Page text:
As I listened to movement after movement and work after work by Doodly-oo, what I heard was a succession of cold, icy, abstract sounds scored for an orchestra of biting winds and brass with somewhat opaque strings. This orchestral texture represents the typical French orchestra from the days of César Franck, but the cold and ice of his compositions do not. On the contrary, what I heard over and over and over again were the kind of abstractions one hears in electronic music except played by real instruments, uncomfortably overlaid on strict classical form (passacaglia, theme and development, etc.). One could postulate that Debussy did the same thing with La Mer, that exquisite symphony that doesn’t sound like a symphony, its music unfolding like a series of seemingly unrelated sound washes while actually adhering to strict form, but Debussy’s music nearly always alternated coolness with warmth. Moreover, Debussy’s sound progressions—though elusive to general audiences whose ears were not attuned to their sophistication (particularly in his opera Pelléas et Mélisande)—always had an underlying pulse, not always perceived but always felt.

None of this is true, to my ears at least, in the music of Doodly-oo. Even my closest and most attentive listening produced little more than irritation because the music was so consistently cold and so consistently abstract. It put me in mind of two ping-pong balls bouncing around in a canister of dry ice until they cracked and broke up into shards. In short, it is intellectually interesting the same way the limitless expansion of pi is interesting to a mathematician but having about as much practical value, which is nothing more than showing off. I was sometimes caught up short when a movement or a work was finally over because there seemed to be no preparation for a finish, just a finish. In fact—and this is going to sound like a contradiction—the harder I listened to the music the colder, more irritating and less interesting it became. After a while, all I really wanted to do was to open a black hole and drop Doodly-oo and all his music into it.

Another quote from Schiavo: “Dutilleux was a supremely subtle artist who…alludes to time in different ways.” He sure does. And in the process, he loses contact with the most basic element of any music, even Debussy’s and Schoenberg’s, which is some sort of discernible rhythm. What Schiavo and Morlot evidently see and hear as an asset I see and hear as a liability.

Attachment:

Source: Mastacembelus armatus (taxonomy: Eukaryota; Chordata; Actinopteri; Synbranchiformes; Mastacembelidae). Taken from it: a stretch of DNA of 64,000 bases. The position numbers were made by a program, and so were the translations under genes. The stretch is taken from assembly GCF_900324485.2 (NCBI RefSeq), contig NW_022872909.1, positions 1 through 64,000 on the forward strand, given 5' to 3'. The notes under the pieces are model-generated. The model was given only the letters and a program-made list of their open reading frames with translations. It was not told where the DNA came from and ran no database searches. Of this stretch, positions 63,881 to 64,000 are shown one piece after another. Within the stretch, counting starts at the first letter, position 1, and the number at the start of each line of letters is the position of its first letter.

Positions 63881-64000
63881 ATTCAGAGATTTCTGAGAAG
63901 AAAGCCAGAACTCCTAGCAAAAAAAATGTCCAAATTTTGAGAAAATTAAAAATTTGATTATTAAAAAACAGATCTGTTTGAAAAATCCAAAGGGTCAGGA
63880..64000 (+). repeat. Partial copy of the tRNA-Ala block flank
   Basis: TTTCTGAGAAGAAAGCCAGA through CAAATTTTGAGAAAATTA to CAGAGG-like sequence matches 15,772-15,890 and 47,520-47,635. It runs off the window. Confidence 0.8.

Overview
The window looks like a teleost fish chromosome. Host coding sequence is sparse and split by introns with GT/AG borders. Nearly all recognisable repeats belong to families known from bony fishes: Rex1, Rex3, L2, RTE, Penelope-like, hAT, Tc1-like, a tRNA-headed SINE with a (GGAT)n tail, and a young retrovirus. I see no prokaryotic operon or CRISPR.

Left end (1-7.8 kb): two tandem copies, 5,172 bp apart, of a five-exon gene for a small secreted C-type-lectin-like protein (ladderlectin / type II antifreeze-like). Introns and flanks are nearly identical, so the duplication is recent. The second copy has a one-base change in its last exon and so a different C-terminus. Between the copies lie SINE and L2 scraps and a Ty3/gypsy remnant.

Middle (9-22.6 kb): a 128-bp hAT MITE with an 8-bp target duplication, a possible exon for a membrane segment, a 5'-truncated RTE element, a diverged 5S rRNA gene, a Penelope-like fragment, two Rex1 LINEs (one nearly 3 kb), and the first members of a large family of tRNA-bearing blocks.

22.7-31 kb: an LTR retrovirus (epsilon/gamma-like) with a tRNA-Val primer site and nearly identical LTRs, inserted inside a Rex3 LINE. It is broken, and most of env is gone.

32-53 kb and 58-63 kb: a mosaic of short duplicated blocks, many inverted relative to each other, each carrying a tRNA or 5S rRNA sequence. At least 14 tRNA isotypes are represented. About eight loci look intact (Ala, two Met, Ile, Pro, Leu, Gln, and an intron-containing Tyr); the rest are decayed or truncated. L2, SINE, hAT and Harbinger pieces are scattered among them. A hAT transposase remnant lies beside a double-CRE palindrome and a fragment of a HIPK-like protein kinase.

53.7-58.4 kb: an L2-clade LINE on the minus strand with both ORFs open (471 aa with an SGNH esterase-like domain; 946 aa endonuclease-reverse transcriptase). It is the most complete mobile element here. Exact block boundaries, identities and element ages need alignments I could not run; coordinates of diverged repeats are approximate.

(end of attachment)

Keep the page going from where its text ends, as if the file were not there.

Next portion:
In short, Doodly-oo’s music is difficult to access and, worse yet, not worth the effort to meet it halfway. Now, I’m sure many readers of this article feel the same way about the music of Olivier Messiaen, but I personally don’t. Not all of Messiaen’s music is as abstract as Doodly-oo’s; on the contrary, some of his works, such as the opera Saint Françoise d’Assise, I find overly sentimental, even mawkish, and much of his organ music I find emotional in a bad way: dark, even sinister in quality. But at his best, Messiaen communicated to his listeners. Even the occasionally enigmatic Turangalîla Symphony or the somewhat abstract Éclairs sur l’au delà, his final orchestral work, have a wonderful mystical quality about them that transcends the complexity and somewhat off-putting form. And is there any modern work written to capture the angst of World War II as frightening as parts of Quartet for the End of Time? You are certainly free to dislike Messiaen’s music—during the 1960s, several of Stereo Review’s critics wrote at length excoriating it—but you can’t deny that he is at least trying to communicate emotionally. Doodly-oo doesn’t give a crap whether you find his music appealing or not. And I don’t really give a crap about him, or it, in return.

If, however, you are one of those who think Doodly-oo was a genius, this is a recording that will satisfy your needs. In all three CDs Morlot invests a great deal of both painstaking detail and an attempt to make the music interesting. He almost succeeds, but his subject matter defeats him, much like the skilled poetry reader who tries desperately to make John Lennon’s Revolution No. 9 make sense. As for me, I even find the abstract music of George Crumb more appealing, and that’s not saying much.

— © 2016 Lynn René Bayley

Read The Penguin’s Girlfriend’s Guide to Classical Music OR